your own, self-archived one, and the one that appeared in the Journal:
The overlay would contain a version certified as the one that appeared
in the journal.)

We'll get to your "Subject Focal Points" Proposal in a moment.

> I propose a publishing model in the Deconstructed Journal which replaces
> all the roles of the current model. The implicit model within LANL
> service only replaces the distribution half of the main roles.

We'll get to your Deconstructed Journal in a moment. For now note that
the separation of functions is intentional, and LANL is only meant to
provide the distribution half, deliberately.

> When I think about the operation of the LANL pre-print server over time it
> seems it must become like the Deconstructed Journal since the 'journals'
> that currently do the validating will not have a distribution role at all
> so what will they be selling? All they will have is their validation role
> but how can they charge the reader for it since it is the article that is
> validated and once it is validated it is validated for all readers (since
> it is freely available from the server). They will therefore have to sell
> their services to the author or author's institution because it is these
> that benefit most directly from their validation. At this point they will
> cease to be 'journals' and become 'independent evaluators' - a concept
> central to the DJ model

Your inferences about the logical path to page charges from the
separation of function are correct, but they have already been made
explicitly early in this discussion. See, for example, in
the AmSci Forum, the thread on "The Logic of Page Charges to Free the
Journal Literature"

As to this logic leading inexorably to your DJ Model: It would have
been useful if you had said in your posting just exactly what your DJ
Model was. But as you provided the URL, I read it, and my comments
follow below. Unfortunately, the Model seems to be incoherent, making
the same incorrect assumptions that have been discussed in the AmSci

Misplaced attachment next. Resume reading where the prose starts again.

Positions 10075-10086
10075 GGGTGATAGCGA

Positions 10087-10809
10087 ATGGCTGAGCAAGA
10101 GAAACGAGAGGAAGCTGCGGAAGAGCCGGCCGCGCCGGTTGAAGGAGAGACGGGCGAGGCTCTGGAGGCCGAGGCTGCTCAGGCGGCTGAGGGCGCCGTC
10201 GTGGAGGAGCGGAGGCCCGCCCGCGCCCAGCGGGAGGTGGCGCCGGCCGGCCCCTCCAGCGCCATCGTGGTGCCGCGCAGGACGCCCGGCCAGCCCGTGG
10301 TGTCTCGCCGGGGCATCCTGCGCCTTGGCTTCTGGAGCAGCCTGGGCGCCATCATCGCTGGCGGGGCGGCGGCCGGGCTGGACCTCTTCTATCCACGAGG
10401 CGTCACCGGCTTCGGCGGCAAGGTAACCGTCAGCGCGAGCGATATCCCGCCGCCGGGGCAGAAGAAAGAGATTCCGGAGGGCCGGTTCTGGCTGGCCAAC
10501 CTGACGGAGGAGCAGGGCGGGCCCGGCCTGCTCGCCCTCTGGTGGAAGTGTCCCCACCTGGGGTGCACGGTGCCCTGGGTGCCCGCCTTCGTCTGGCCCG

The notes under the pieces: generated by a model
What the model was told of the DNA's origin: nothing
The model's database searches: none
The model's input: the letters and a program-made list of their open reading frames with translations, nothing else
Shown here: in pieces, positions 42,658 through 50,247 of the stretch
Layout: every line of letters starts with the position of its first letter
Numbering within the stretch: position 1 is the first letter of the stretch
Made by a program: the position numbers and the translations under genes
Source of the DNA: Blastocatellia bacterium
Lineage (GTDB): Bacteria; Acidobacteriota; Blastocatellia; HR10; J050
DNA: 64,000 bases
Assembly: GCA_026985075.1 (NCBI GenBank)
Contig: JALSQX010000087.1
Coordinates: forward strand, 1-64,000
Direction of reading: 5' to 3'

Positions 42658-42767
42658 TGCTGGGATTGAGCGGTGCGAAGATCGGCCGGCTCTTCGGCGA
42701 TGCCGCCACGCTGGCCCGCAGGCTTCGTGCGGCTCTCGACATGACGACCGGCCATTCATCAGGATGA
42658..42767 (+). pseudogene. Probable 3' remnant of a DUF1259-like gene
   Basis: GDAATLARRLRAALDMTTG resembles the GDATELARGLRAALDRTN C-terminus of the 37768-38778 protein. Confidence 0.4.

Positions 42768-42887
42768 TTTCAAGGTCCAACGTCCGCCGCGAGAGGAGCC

Forum in the thread on "Independent scientific publication - Why have
journals at all?".

In a nutshell, you assume that peer-review can be implemented
willy-nilly, you do not appear to realize that competent referees are a
scarce resource, and (forgive me if this inference is incorrect) you
sound as if you have no prior experience at all with implementing peer
review. But the greatest liability of your proposal is that, like the
components of the Scholars Forum Proposal that drew the criticism that
initiated this discussion, your recommendations are hypothetical and
untested variants on peer review to which there is no reason whatsoever
to yoke the fate of a free refereed literature: Let us free the current
refereed literature and then worry about reforming refereeing.

In <> you

> my new DJ model is a true 'paradigm shift' as described by Thomas Kuhn
> the... insight... [is] that it is possible to have a model
> for STM publishing that can satisfy the needs of the STM community
> without a central publisher/co-ordinator. This can be achieved by
> involving a collection of co-operating actors or agencies.
> The Subject Focal Point[s] [consist of]
> links to relevant items of interest to [each SFP's] readers
> * The major role of the SFP is to act as a 'filter' between the
> contents of the net and the user or subscriber
> * A group (who will probably form the editorial board of the SFP) would
> would search the net for relevant items

So the first part of this new "paradigm shift" is that
"groups/editorial-boards" will be compiling links. Let me, as reader,
reserve the right to pass on this one, and search the literature for
myself. But what literature? Before the revolution, I'd like the
refereed literature I already know and trust: Who is doing that
refereeing in the DJ, and how?

> * Quality control (Content) - This is an area of radical departure from
> the current model. In the DJ model the refereeing role organised by the
> publisher in the current model would be played by independent
> organisations who would evaluate or give their 'stamp of approval' to
> items (articles, sites, services, etc). These could be submitted by the
> author/producer [11], the editorial board of an SFP, or an independent
> agent (literary agent, university, company, etc). These 'evaluator
> organisations' could use paid or unpaid referees (as with the current
> model), or some other mechanism, for deciding whether to give their
> stamp of approval. The evaluator organisations would be paid for all or
> part of their effort by the author, the employer of the author, or
> others.

First, refereeing is not, and never has been, just a matter of giving a